author = "Toris, {Carol B} and Camras, {Carl B.} and Yablonski, {Michael E.}",
year = "1999",
month = "7",
day = "1",
doi = "10.1016/S0002-9394(99)00076-8",
language = "English (US)",
volume = "128",
pages = "8--14",
journal = "American Journal of Ophthalmology",
issn = "0002-9394",
publisher = "Elsevier USA",
number = "1",

}

TY - JOUR

T1 - Acute versus chronic effects of brimonidine on aqueous humor dynamics in ocular hypertensive patients

AU - Toris, Carol B

AU - Camras, Carl B.

AU - Yablonski, Michael E.

PY - 1999/7/1

Y1 - 1999/7/1

N2 - PURPOSE: To report the acute vs chronic effects of brimonidine, a selective α2-adrenergic receptor agonist, on aqueous humor dynamics in ocular hypertensive patients. METHODS: Brimonidine 0.2% was given topically twice daily for 29 days to one eye each of 28 ocular hypertensive volunteers in a randomized double-masked study. The fellow eye was similarly treated with vehicle. Aqueous flow (Fa) and outflow facility (C(fl)) were determined with fluorophotometry. Intraocular pressure, outflow facility (C(ton)), and episcleral venous pressure (Pev) were measured with pneumatonometry, tonography, and venomanometry, respectively. Uveoscleral outflow (Fu) was calculated from intraocular pressure, Fa, Pev, and C(fl) values. All measurements were taken on baseline day, day 8, and day 29 of treatment. Intraocular pressure and Fa only were measured after instillation of 1 drop of brimonidine on day 1. RESULTS: When measured 3 hours after instillation on days 1, 8, and 29 of treatment, brimonidine significantly (P < .001) reduced intraocular pressure by at least 5.0 ± 0.7 mm Hg (mean ± SEM) compared with baseline day, and by 2.7 ± 0.5 mm Hg compared with the vehicle-treated contralateral control eyes. The greatest decrease (6.0 ± 0.6 mm Hg) was observed at 3 hours after the first drop. Aqueous flow was reduced by 29% (P < .001) after the first application but was not significantly different from baseline when measured at day 29 of treatment. Uveoscleral outflow was increased 60% at day 8 (P < .06) and day 29 (P < .05) compared with baseline. There was no significant difference in outflow facility or episcleral venous pressure at day 8 or day 29 of treatment. CONCLUSIONS: The brimonidine- induced reduction in intraocular pressure in humans is associated initially with a decrease in aqueous flow, and after chronic-treatment with an increase in uveoscleral outflow.

AB - PURPOSE: To report the acute vs chronic effects of brimonidine, a selective α2-adrenergic receptor agonist, on aqueous humor dynamics in ocular hypertensive patients. METHODS: Brimonidine 0.2% was given topically twice daily for 29 days to one eye each of 28 ocular hypertensive volunteers in a randomized double-masked study. The fellow eye was similarly treated with vehicle. Aqueous flow (Fa) and outflow facility (C(fl)) were determined with fluorophotometry. Intraocular pressure, outflow facility (C(ton)), and episcleral venous pressure (Pev) were measured with pneumatonometry, tonography, and venomanometry, respectively. Uveoscleral outflow (Fu) was calculated from intraocular pressure, Fa, Pev, and C(fl) values. All measurements were taken on baseline day, day 8, and day 29 of treatment. Intraocular pressure and Fa only were measured after instillation of 1 drop of brimonidine on day 1. RESULTS: When measured 3 hours after instillation on days 1, 8, and 29 of treatment, brimonidine significantly (P < .001) reduced intraocular pressure by at least 5.0 ± 0.7 mm Hg (mean ± SEM) compared with baseline day, and by 2.7 ± 0.5 mm Hg compared with the vehicle-treated contralateral control eyes. The greatest decrease (6.0 ± 0.6 mm Hg) was observed at 3 hours after the first drop. Aqueous flow was reduced by 29% (P < .001) after the first application but was not significantly different from baseline when measured at day 29 of treatment. Uveoscleral outflow was increased 60% at day 8 (P < .06) and day 29 (P < .05) compared with baseline. There was no significant difference in outflow facility or episcleral venous pressure at day 8 or day 29 of treatment. CONCLUSIONS: The brimonidine- induced reduction in intraocular pressure in humans is associated initially with a decrease in aqueous flow, and after chronic-treatment with an increase in uveoscleral outflow.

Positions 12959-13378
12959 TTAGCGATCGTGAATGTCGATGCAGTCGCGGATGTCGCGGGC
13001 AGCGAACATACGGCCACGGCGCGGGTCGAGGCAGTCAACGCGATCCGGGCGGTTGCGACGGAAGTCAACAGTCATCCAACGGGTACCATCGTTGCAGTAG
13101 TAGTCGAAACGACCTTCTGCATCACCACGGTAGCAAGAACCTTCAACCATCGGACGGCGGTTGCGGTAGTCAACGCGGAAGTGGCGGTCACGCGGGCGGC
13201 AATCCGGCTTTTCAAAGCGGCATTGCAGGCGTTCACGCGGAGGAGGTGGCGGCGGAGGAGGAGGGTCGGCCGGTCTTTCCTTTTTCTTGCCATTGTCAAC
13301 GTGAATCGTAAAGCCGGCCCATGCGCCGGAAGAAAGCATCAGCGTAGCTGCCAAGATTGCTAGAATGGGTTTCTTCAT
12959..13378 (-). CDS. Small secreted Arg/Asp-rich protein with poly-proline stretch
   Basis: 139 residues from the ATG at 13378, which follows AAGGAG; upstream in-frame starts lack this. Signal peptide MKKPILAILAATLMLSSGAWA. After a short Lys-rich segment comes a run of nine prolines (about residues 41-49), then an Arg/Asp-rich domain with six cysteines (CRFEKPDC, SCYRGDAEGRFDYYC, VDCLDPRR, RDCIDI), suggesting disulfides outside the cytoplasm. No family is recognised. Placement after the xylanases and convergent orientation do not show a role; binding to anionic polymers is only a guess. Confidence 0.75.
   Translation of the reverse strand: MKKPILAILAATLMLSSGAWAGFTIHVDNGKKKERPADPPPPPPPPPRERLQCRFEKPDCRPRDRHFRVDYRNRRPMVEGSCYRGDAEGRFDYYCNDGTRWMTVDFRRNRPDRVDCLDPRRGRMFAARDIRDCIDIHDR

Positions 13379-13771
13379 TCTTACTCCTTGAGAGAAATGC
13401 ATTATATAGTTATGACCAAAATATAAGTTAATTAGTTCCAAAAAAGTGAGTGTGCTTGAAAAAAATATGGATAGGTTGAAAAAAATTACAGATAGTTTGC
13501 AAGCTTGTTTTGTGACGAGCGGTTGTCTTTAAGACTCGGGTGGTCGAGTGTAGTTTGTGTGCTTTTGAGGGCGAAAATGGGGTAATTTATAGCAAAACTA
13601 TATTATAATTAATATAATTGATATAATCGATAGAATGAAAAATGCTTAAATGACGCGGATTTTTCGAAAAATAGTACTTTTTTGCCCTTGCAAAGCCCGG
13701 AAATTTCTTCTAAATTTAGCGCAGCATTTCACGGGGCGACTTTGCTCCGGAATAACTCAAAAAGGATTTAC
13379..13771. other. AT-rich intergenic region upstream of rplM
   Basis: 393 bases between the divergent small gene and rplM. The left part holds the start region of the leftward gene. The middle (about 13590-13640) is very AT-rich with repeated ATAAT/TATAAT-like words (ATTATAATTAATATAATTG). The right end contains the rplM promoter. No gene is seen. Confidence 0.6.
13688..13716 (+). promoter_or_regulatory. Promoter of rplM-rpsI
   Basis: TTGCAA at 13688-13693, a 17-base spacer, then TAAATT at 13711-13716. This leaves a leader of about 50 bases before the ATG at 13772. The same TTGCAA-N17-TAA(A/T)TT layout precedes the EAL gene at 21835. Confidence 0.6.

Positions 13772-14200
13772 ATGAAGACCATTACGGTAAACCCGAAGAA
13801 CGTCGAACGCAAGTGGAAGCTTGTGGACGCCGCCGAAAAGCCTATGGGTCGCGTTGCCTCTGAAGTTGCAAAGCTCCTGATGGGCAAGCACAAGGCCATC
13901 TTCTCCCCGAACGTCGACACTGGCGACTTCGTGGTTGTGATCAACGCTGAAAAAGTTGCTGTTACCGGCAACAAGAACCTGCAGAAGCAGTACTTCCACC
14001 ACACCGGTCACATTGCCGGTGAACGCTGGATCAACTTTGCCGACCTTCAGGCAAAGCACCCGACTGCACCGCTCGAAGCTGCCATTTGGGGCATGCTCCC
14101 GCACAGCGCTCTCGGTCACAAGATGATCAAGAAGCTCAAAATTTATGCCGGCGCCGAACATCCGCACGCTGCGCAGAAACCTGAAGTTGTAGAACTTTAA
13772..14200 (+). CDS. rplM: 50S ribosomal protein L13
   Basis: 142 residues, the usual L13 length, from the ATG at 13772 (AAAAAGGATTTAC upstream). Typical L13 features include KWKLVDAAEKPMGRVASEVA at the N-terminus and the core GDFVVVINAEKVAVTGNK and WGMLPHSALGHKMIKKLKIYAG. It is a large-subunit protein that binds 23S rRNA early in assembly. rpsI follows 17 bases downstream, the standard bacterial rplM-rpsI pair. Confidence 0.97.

UR - http://www.scopus.com/inward/record.url?scp=0033044222&partnerID=8YFLogxK

UR - http://www.scopus.com/inward/citedby.url?scp=0033044222&partnerID=8YFLogxK

U2 - 10.1016/S0002-9394(99)00076-8

DO - 10.1016/S0002-9394(99)00076-8

M3 - Article

C2 - 10482088

AN - SCOPUS:0033044222

VL - 128

SP - 8

EP - 14

JO - American Journal of Ophthalmology

JF - American Journal of Ophthalmology

SN - 0002-9394

IS - 1

ER -